Here are six takeaways from last night’s season 41 premiere of Saturday Night Live.
This Saturday Night Live premiere was never going to be a classic.
Season premieres of Saturday Night Live often struggle, mostly because the show doesn’t operate on the schedule that people might assume. The show’s staff had the same number of weeks to write and prepare this week’s sketches as they do any other week: one. Much of what appeared to be sloppiness and laziness can be attributed to the gears on the SNL machine slowly shaking off the rust that accumulated over the summer.
By some cruel convergence of fates, two of the Internet’s best sources for culture criticism closed their doors yesterday. First, Grantland’s Alex Pappademas bid farewell to his colleague longtime and friend Wesley Morris, who’s departing for the New York Times, on the series finale of their podcast Do You Like Prince Movies?. Just hours later, current HitFix TV critic Alan Sepinwall and now-former HitFix editor Daniel Fienberg dropped their 302nd (!) and last Firewall and Iceberg podcast.
Both episodes were fitting farewells, combining a last attempt at the show’s typical rhythms followed by a more introspective look back at how the podcasts came to be and what they meant to the people who created and listened to them. No one cried, though Morris came closest, or so it seemed. There were thank-yous, callbacks, jokes, running gags and moments of sentimentality.
Fall TV is upon us, and the broadcast networks still exist! I watched two Fox shows and two ABC shows that premiered this week. Here are some thoughts, from favorite to least favorite.
This post took ten minutes to write. I went down this list of Emmy nominations, thought for a moment and then picked the nominee I could most easily imagine winning the award on tonight’s Andy Samberg-hosted telecast, which airs at 8pm on Fox. I didn’t double back and reconsider my choices, and I don’t apologize for any outlandish or unlikely picks. If I had to do it all over again, I might make different predictions. But I don’t, so I won’t.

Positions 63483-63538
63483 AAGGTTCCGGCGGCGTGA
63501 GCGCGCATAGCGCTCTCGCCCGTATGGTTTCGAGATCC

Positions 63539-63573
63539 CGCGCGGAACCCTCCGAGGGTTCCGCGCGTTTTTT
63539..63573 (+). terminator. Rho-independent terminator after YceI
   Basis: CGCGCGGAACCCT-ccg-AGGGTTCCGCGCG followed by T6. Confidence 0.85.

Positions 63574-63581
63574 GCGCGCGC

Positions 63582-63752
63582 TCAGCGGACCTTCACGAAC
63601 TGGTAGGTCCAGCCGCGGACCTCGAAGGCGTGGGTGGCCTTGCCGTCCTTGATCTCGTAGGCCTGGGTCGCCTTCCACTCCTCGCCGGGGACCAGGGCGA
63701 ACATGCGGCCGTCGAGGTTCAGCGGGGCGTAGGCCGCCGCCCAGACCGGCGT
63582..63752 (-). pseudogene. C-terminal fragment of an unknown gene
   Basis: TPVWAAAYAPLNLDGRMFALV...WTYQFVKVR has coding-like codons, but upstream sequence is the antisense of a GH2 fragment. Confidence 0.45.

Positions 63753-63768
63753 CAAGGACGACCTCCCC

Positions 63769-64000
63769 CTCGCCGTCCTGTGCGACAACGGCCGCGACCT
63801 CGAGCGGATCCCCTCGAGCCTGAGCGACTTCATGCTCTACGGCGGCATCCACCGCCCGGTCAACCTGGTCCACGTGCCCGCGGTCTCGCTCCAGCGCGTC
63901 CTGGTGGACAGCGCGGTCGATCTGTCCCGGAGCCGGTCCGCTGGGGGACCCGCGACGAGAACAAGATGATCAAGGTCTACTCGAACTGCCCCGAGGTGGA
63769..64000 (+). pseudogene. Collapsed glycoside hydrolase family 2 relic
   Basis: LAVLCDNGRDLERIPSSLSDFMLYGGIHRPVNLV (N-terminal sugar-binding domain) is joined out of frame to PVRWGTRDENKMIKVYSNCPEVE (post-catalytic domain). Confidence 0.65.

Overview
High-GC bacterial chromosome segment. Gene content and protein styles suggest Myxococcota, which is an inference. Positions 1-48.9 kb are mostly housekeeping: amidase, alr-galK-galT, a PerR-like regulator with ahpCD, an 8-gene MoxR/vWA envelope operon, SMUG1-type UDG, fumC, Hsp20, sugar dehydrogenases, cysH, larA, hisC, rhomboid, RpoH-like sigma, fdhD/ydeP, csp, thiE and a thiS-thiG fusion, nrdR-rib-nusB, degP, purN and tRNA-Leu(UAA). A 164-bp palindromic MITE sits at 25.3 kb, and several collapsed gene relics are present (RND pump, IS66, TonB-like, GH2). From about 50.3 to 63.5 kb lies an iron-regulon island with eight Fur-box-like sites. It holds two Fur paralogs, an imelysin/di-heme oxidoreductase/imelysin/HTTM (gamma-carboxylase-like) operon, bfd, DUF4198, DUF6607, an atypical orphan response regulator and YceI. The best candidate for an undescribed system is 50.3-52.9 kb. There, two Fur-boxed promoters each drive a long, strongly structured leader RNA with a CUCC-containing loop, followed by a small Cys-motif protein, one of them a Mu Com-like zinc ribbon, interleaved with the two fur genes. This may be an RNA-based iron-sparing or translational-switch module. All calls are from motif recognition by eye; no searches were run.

See you back here tomorrow when we find out how well I did.
As I wrote when The Late Show with Stephen Colbert premiered last Tuesday — was it really such a short time ago? — late-night shows are evolving creatures. To judge them on their first episode is the equivalent of evaluating a new employee on his first day of work. To judge them after two weeks still isn’t entirely fair, but the nine Late Show episodes that have aired so far give a slightly more accurate picture of what the appeals and setbacks of this show are, might be and could become.
The standard caveat with the analysis that follows: The Late Show with Stephen Colbert will almost certainly look very different in six months’ time. Many of the people involved with making the show likely already have a sense of its flaws, even if they haven’t come up with practical fixes yet. These opinions are subject to change without warning.
Bojack (left, voiced by Will Arnett) and Diane (right, voiced by Alison Brie) in Netflix’s “BoJack Horseman.” Photo courtesy of Netflix.
BoJack Horseman is about BoJack Horseman, the washed-up star of a popular 90s sitcom who lives in Los Angeles, spending his days grappling with the reality of his dwindling fame and chronically minimal self-esteem. He has a cavernous home, a loyal roommate, an enterprising agent, no friends, inconsistent job prospects and a streak of self-destructive behavior that keeps his closest acquaintances and confidants at a remove. He’s sad, lonely, bitter, sarcastic, self-serving, unfaithful and deeply, painfully, perpetually depressed.
If he were the subject of a live-action comedy or drama, you might find him deplorable, or at least unwatchable. But the key is, he’s not just a man. He’s also a horse. And the show around him is a horse of a different color.
On this M&M Report, Devin Mitchell and I discussed James Ponsoldt’s drama The End of the Tour, starring Jason Segel as the author David Foster Wallace and Jesse Eisenberg as Rolling Stone journalist David Lipsky. We both enjoyed the movie, even though we were uncomfortable with the idea of a mainstream movie about a man who likely would have abhorred the concept of a mainstream movie about himself!
Peruse the M&M Report category page for previous episodes of the podcast. Thanks for listening!